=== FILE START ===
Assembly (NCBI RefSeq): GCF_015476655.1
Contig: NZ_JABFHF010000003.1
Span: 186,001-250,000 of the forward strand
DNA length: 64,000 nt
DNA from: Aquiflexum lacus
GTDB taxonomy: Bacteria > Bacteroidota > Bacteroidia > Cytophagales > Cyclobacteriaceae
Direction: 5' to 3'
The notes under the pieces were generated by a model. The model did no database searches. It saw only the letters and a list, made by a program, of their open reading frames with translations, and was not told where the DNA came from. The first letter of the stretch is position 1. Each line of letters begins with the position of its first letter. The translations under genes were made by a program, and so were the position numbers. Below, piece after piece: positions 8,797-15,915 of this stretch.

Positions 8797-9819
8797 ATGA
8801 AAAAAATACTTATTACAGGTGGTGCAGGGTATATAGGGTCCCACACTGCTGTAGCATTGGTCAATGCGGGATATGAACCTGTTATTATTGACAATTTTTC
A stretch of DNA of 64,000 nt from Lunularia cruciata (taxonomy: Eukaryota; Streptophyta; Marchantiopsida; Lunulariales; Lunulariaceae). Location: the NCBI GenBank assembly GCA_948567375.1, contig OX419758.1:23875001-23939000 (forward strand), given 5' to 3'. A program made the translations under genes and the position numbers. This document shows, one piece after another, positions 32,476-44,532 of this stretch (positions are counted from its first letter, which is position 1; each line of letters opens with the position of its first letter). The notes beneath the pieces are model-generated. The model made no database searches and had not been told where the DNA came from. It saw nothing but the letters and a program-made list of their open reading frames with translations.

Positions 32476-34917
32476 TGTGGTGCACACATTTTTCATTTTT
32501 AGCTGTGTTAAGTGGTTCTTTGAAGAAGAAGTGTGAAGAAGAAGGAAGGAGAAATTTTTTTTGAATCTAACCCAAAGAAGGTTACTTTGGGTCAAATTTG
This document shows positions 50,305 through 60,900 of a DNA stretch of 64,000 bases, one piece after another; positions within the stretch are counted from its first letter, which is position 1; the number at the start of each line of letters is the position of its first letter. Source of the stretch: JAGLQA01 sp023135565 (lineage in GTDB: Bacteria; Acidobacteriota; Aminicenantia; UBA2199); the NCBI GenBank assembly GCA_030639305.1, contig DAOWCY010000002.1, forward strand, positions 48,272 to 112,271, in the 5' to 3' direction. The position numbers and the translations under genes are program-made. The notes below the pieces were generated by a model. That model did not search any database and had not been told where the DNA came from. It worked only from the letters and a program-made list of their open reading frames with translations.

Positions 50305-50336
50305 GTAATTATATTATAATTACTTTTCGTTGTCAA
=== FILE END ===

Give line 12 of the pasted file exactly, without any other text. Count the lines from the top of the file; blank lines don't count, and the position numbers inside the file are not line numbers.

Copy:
A stretch of DNA of 64,000 nt from Lunularia cruciata (taxonomy: Eukaryota; Streptophyta; Marchantiopsida; Lunulariales; Lunulariaceae). Location: the NCBI GenBank assembly GCA_948567375.1, contig OX419758.1:23875001-23939000 (forward strand), given 5' to 3'. A program made the translations under genes and the position numbers. This document shows, one piece after another, positions 32,476-44,532 of this stretch (positions are counted from its first letter, which is position 1; each line of letters opens with the position of its first letter). The notes beneath the pieces are model-generated. The model made no database searches and had not been told where the DNA came from. It saw nothing but the letters and a program-made list of their open reading frames with translations.